Not Hired Because You are Pregnant? Terminated Because You are Pregnant?May 22, 2019
Discriminating or harassing against some because of their pregnancy is illegal at any stage of the employment process. So what is an employee supposed to if they find out they are pregnant during a job search? Are there any protections for pregnant employees who are discriminated against during the interview process?
Failure to Hire Due to Pregnancy
Under federal law, pregnant applicants are currently protected from discrimination in all stages of the employment process. The protections stem from several different sources of Federal law including the Title VII, the Pregnancy Discrimination Act, the Americans with Disabilities Act and the Family and Medical Leave Act.
The protections offered through Title VII protect employees or potential employees from discrimination on the basis of their gender. This protection applies in situations where a potential employee is discriminated against due to their pregnancy. Title VII applies to any employers in the country who employ more than 15 people.
The Pregnancy Discrimination Act goes on to expand these protections offered to pregnant applicants. According to the Equal Employment Opportunity Commission (EEOC), “The Pregnancy Discrimination Act (PDA) forbids discrimination based on pregnancy when it comes to any aspect of employment, including hiring, firing, pay, job assignments, promotions, layoff, training, fringe benefits, such as leave and health insurance, and any other term or condition of employment.”
Pregnancy Harassment and Discrimination
According to the EEOC, “It is unlawful to harass a woman because of pregnancy, childbirth, or a medical condition related to pregnancy or childbirth. Harassment is illegal when it is so frequent or severe that it creates a hostile or offensive work environment or when it results in an adverse employment decision (such as the victim being fired or demoted). The harasser can be the victim’s supervisor, a supervisor in another area, a co-worker, or someone who is not an employee of the employer, such as a client or customer.” An employer cannot discriminate against or harass an employee because they are pregnant.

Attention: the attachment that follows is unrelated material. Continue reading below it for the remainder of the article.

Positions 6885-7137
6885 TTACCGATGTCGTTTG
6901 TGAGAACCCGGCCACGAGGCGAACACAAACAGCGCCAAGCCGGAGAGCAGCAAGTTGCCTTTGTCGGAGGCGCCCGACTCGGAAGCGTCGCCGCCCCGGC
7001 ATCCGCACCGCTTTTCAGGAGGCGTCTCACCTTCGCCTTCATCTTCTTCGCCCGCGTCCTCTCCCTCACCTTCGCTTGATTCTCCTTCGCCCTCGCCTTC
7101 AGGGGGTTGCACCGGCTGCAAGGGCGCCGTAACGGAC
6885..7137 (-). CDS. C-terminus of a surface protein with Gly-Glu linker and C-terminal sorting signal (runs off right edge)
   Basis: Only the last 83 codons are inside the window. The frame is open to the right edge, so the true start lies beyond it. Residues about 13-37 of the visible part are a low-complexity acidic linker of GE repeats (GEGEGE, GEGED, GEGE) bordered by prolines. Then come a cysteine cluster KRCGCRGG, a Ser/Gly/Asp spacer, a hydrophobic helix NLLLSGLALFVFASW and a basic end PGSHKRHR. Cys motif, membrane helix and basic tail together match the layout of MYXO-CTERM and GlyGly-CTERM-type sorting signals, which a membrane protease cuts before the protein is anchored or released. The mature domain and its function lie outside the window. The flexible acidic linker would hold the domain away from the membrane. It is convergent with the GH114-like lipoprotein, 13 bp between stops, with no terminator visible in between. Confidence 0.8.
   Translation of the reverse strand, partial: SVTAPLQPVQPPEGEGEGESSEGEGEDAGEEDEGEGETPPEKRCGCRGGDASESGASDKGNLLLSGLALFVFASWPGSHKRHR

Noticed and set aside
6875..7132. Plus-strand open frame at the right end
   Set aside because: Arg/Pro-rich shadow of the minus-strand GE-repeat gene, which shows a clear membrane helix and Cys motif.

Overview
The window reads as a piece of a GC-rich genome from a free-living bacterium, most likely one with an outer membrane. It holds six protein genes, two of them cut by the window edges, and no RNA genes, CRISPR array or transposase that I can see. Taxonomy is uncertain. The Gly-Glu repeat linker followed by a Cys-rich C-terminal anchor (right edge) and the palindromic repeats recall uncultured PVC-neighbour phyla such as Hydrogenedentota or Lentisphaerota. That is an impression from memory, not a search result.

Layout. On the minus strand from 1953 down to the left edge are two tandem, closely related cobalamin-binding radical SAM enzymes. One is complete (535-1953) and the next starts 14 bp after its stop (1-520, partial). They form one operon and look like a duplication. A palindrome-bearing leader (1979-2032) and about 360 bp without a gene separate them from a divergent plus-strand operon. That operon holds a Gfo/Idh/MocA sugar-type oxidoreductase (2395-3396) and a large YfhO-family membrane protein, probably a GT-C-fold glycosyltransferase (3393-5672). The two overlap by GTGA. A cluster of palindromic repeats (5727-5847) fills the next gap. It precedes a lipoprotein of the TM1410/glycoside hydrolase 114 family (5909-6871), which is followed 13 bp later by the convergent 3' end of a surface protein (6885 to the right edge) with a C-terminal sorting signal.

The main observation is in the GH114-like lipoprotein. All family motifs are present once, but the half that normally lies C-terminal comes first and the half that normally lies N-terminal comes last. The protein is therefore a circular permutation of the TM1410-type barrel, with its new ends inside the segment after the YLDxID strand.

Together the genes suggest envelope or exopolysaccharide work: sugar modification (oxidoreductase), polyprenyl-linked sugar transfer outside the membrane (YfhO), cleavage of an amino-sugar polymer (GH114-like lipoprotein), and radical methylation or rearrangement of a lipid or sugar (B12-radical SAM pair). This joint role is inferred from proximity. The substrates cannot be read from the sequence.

The law protects employees from harassment in the workplace, no matter who the harasser is. An employer can be liable for harassment by supervisors, co-workers and even their customers. Once an employer is notified of the harassment, they have a legal duty to take steps in order for the harassment to stop.
Establishing the Causal Connection
The most important aspect of most legal cases surrounding pregnancy is the employees ability to establish a causal connection. Both federal and state law, require an employee to establish a causal connection to succeed in a discrimination case.
This means that the employee must be able to show that there is a link between their pregnancy and the adverse employment action taken against them. Often times, employers will provide different reasons as to why they terminated or failed to hire the person alleging discrimination. The employees ability to show that the actual reason for the adverse action was their pregnancy will be vitally important to any successful claim.
If an employee feels that they are being subjected to discrimination and harassment in the workplace because of their pregnancy, then they should consult with an attorney who is experienced in labor law immediately. The laws governing retaliation are complex. There are strict regulations governing the process for filing a lawsuit. Furthermore, there are strict time restrictions, known as statute of limitations, as to when a lawsuit can be filed. The experienced attorneys at Shegerian Conniff are ready to hold your employer accountable, fight for your legal rights, and seek justice. Click here to contact us today or call us at 310-322-7500 for a free consultation.